Touring County Mayo, Eire
late autumn, 1980

A cement breakwater
holding out the Atlantic
as the tide pounds Achill Island
where harbor shacks stink
of dying mackerel.
We walked along the desolate
crates, booms and jetties,
our breath boiling from ale
and whiskeys
in a November mist
having just toured the Northwest coast
in a borrowed Austin:
Diarmuid, myself
and a brunette who desired us both
before her husband returned
from London on business.
We charged the wind,
our foreheads glazed and stinging
as whitecaps burst into spray
off the incoming gray waves,
sea gulls rioting for fish head,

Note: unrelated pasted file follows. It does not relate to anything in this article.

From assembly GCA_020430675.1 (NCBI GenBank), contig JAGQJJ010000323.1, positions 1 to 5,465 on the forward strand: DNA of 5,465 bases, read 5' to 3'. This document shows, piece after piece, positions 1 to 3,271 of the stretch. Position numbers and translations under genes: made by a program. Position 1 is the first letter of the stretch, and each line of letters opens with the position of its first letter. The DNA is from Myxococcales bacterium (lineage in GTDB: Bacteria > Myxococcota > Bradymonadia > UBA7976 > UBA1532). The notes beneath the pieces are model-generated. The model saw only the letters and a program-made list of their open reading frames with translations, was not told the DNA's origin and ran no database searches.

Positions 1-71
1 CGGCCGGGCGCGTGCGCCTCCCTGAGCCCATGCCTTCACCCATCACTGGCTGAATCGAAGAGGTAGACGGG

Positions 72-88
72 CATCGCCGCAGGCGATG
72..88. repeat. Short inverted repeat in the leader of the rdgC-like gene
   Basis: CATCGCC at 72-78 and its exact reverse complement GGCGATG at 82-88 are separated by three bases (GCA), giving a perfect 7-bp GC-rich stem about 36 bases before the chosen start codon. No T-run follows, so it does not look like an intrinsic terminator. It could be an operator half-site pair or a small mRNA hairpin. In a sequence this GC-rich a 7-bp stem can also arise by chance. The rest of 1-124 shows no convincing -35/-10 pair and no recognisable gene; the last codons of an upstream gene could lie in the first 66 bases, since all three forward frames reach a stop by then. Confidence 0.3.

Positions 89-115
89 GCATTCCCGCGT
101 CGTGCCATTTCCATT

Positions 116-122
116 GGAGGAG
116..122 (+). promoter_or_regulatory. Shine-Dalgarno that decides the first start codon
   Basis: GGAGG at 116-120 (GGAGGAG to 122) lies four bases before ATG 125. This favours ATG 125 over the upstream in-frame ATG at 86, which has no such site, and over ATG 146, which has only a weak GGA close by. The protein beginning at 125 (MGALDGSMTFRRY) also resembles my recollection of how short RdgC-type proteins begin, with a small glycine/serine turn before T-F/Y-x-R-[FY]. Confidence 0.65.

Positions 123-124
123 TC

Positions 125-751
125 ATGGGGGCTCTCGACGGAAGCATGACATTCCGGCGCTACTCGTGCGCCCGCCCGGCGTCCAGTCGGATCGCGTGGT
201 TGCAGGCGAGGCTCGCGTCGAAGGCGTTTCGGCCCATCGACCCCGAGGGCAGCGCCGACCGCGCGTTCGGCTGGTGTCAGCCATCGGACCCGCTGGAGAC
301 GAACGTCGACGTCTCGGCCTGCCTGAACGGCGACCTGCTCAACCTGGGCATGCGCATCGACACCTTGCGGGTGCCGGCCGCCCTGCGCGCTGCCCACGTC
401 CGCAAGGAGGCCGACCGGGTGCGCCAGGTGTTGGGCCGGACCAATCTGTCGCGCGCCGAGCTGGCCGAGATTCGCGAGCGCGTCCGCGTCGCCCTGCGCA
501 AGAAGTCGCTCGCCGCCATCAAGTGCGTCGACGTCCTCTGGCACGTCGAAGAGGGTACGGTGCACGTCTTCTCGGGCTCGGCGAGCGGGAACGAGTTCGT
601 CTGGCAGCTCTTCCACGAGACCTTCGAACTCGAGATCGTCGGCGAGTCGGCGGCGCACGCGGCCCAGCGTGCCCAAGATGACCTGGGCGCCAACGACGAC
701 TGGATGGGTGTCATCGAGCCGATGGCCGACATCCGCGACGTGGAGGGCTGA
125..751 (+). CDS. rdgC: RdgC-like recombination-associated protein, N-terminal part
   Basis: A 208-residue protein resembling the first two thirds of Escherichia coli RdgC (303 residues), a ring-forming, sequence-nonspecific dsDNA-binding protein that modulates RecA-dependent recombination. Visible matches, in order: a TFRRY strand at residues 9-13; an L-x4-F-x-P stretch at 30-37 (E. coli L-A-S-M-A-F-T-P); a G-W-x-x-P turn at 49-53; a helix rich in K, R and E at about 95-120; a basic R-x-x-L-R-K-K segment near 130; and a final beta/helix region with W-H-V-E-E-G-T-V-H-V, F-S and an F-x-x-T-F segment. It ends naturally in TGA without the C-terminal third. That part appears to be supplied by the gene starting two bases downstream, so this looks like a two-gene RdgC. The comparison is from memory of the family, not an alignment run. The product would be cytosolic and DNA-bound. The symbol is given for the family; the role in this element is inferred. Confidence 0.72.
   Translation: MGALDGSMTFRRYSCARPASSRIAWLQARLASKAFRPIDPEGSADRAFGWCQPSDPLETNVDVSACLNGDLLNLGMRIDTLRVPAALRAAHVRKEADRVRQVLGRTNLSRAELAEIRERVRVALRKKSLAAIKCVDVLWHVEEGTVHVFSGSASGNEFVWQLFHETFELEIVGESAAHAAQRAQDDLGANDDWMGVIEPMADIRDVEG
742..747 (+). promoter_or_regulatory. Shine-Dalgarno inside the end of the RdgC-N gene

and the pilings beneath our bodies
thundered into the depths.
I remember as we retreated
to the pub for a pint of bitter,
five or six sheep skulls
bobbed in like white buoys
through the inlet
settling in a pool of foam
and driftwood,
their eyeless sockets sucking in
the slanted light as it poured
from the harbor planks like a flood.


Poems by Richard Callin:

A New Life
Nine One One
Touring County Mayo, Eire
The Buick
How I'll Tell Him
A Story
Water Wheel

TIMES TEN: An Anthology of Northern California Poets